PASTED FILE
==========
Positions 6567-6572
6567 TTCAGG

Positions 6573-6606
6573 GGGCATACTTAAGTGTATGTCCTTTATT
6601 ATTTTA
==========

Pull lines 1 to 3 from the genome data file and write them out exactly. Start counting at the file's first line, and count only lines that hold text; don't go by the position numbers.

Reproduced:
Positions 6567-6572
6567 TTCAGG

Positions 6573-6606